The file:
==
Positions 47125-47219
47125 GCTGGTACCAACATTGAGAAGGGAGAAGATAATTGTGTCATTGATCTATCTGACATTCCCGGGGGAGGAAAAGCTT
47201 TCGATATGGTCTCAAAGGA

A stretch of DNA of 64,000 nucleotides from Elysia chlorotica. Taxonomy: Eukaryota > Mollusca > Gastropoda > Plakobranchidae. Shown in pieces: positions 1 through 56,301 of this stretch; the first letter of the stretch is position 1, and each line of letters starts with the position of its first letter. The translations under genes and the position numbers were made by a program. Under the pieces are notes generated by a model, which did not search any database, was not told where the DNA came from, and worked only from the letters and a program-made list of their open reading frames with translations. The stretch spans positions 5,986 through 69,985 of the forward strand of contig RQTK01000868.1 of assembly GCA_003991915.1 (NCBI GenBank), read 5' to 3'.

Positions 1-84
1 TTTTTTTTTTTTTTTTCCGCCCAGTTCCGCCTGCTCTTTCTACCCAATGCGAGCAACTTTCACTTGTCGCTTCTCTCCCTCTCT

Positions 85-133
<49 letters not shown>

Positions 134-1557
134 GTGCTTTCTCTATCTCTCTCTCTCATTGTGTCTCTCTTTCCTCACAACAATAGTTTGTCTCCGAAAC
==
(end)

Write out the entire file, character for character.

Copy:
Positions 47125-47219
47125 GCTGGTACCAACATTGAGAAGGGAGAAGATAATTGTGTCATTGATCTATCTGACATTCCCGGGGGAGGAAAAGCTT
47201 TCGATATGGTCTCAAAGGA

A stretch of DNA of 64,000 nucleotides from Elysia chlorotica. Taxonomy: Eukaryota > Mollusca > Gastropoda > Plakobranchidae. Shown in pieces: positions 1 through 56,301 of this stretch; the first letter of the stretch is position 1, and each line of letters starts with the position of its first letter. The translations under genes and the position numbers were made by a program. Under the pieces are notes generated by a model, which did not search any database, was not told where the DNA came from, and worked only from the letters and a program-made list of their open reading frames with translations. The stretch spans positions 5,986 through 69,985 of the forward strand of contig RQTK01000868.1 of assembly GCA_003991915.1 (NCBI GenBank), read 5' to 3'.

Positions 1-84
1 TTTTTTTTTTTTTTTTCCGCCCAGTTCCGCCTGCTCTTTCTACCCAATGCGAGCAACTTTCACTTGTCGCTTCTCTCCCTCTCT

Positions 85-133
<49 letters not shown>

Positions 134-1557
134 GTGCTTTCTCTATCTCTCTCTCTCATTGTGTCTCTCTTTCCTCACAACAATAGTTTGTCTCCGAAAC